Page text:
Where is ISIS’s Abu Bakr al-Baghdadi?

A veil of mystery surrounds Baghdadi and other ISIS leaders, even to other members

Raed Omari

Published: Updated:

There has been no revelation about the whereabouts of Abu Bakr al-Baghdadi, leader of the Islamic State of Iraq and Syria (ISIS), since his appearance in June 2014 preaching in a mosque in the Iraqi city of Mosul. This, and the fact that there are only two authenticated photos of him, have earned him the nickname “the invisible leader.”

Following rumors about his death in May this year, Baghdadi released an audio message in which he emphasized his group’s advances. Had there been no rumors of his death, he would probably not have released the message. Iraqi officials had said they hit a convoy carrying Baghdadi and other ISIS leaders, but then the Iraqi military said it could not confirm the killing. The recording was not only a response to the Iraqis, but a morale booster for his fighters.


However, Baghdadi did not do the same in October, when there were rumors of his death and critical injury following a U.S.-led airstrike against an ISIS base in the western Iraqi province of Anbar. Why did he remain silent? Certainly to ensure that he could not be tracked down.

A veil of mystery surrounds Baghdadi and other ISIS leaders, even to other members.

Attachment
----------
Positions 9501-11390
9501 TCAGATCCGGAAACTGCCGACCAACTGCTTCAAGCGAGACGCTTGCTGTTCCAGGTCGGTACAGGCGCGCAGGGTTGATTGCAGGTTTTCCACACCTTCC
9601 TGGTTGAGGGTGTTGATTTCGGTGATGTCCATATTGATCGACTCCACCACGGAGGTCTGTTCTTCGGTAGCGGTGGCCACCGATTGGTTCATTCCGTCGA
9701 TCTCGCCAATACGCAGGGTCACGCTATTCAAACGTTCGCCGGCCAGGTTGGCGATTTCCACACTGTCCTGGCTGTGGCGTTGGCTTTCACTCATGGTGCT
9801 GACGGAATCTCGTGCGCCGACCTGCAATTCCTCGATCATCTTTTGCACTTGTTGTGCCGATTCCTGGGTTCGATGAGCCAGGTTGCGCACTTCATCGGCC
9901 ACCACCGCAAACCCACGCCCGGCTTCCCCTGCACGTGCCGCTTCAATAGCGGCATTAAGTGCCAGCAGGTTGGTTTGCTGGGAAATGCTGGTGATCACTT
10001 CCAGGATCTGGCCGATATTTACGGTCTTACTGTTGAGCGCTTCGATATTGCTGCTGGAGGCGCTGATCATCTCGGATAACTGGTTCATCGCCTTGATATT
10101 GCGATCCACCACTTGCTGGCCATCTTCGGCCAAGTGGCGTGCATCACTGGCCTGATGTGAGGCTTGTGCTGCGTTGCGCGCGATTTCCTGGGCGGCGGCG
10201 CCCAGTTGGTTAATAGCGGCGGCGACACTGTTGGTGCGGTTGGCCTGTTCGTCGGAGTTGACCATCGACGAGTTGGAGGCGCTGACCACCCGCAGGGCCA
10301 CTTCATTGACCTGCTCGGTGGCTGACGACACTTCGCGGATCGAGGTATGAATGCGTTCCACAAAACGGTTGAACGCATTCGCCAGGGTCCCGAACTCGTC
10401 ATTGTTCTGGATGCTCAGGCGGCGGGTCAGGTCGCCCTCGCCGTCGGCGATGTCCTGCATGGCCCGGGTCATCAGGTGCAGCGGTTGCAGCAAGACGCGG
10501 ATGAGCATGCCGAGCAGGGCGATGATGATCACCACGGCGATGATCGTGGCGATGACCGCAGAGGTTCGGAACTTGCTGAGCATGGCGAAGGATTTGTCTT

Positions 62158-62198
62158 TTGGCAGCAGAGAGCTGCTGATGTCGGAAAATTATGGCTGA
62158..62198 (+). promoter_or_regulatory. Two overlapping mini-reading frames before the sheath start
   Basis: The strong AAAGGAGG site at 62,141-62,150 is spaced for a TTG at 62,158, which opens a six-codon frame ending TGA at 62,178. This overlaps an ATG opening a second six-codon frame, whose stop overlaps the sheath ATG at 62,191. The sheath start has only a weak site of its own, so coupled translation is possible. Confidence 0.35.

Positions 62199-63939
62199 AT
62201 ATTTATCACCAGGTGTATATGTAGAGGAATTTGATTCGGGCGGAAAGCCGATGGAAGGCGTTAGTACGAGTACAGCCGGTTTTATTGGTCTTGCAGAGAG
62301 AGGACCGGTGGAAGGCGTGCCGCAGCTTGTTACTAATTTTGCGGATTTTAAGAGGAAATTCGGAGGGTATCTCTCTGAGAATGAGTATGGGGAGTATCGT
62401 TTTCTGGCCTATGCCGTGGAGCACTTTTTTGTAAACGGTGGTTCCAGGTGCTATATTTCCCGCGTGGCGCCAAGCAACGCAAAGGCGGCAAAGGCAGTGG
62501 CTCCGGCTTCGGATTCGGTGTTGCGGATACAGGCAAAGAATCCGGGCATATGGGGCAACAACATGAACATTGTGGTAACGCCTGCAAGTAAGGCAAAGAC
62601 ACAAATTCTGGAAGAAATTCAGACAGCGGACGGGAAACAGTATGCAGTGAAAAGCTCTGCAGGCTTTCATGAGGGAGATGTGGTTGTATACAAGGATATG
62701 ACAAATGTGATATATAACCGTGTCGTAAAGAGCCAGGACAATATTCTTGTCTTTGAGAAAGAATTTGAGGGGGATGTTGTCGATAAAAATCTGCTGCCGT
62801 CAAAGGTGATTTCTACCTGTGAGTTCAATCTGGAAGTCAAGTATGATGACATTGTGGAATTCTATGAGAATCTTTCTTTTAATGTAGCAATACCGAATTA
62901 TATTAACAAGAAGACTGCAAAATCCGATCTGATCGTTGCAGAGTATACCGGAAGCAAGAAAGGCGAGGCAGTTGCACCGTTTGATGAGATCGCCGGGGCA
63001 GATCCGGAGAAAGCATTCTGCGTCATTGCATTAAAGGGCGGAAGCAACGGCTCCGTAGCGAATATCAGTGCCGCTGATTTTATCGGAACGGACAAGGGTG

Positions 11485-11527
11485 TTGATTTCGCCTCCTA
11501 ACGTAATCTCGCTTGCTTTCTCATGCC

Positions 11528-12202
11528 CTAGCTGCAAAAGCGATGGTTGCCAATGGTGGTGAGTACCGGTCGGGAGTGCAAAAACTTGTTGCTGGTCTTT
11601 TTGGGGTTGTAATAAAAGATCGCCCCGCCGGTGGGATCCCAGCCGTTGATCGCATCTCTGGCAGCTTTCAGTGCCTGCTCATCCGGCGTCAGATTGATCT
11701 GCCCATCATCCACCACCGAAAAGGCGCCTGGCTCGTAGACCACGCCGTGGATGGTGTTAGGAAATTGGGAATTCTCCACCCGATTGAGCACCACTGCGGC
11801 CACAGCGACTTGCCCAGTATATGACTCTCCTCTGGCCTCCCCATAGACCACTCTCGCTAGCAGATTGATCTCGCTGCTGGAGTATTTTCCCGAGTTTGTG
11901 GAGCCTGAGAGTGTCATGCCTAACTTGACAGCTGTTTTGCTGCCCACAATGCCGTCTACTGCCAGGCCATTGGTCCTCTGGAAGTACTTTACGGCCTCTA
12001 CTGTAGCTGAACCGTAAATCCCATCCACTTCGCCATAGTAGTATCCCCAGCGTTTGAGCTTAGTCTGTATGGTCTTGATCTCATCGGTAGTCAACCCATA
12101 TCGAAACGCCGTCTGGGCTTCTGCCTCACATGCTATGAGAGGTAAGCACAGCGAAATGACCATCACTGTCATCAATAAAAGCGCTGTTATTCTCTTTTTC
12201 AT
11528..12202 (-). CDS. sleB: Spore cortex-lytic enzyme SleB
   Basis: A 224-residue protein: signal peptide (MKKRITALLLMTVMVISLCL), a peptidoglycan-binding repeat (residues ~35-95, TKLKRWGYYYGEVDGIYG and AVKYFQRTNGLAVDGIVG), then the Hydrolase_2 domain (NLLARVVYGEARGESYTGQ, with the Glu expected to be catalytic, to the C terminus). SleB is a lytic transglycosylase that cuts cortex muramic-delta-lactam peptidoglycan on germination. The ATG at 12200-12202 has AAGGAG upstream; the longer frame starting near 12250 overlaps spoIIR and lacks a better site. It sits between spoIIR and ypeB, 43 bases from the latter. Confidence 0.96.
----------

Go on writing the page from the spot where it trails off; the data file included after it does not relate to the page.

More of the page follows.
Raed Omari

After all, the showmanship of the former leader of Al-Qaeda in Iraq, Abu Musab al-Zarqawi, led to his location and death by U.S. bombing in 2006. A veil of mystery surrounds Baghdadi and other ISIS leaders, even to other members.

None of the group’s leaders appeared to praise its attacks in Paris or its bombing of a Russian plane over the Sinai, except for letters circulated on the internet. They know that ISIS-held territories are not safe for them, because the brutality of their rule means most people would readily provide information on their whereabouts if they knew them.

Plus, ISIS is surrounded by enemies, including the Kurds, the Free Syrian Army (FSA), and even Al-Qaeda’s Jabhat al-Nusra. Moreover, ISIS leaders do not have the advantage of Afghanistan’s caves and mountains, in which Osama bin Laden and other al-Qaeda leaders hid.

Given the multiple ways in which ISIS leaders are being tracked down, the group’s central command must have developed a complicated system for their protection. However, it is uncertain for how long such a system will remain effective given the renewed international determination to eliminate ISIS.

Raed Omari is a Jordanian journalist, political analyst, parliamentary affairs expert, and commentator on local and regional political affairs. His writing focuses on the Arab Spring, press freedoms, Islamist groups, emerging economies, climate change, natural disasters, agriculture, the environment and social media. He is a writer for The Jordan Times, and contributes to Al Arabiya English. He can be reached via raed_omari1977@yahoo.com, or on Twitter @RaedAlOmari2

Disclaimer: Views expressed by writers in this section are their own and do not reflect Al Arabiya English's point-of-view.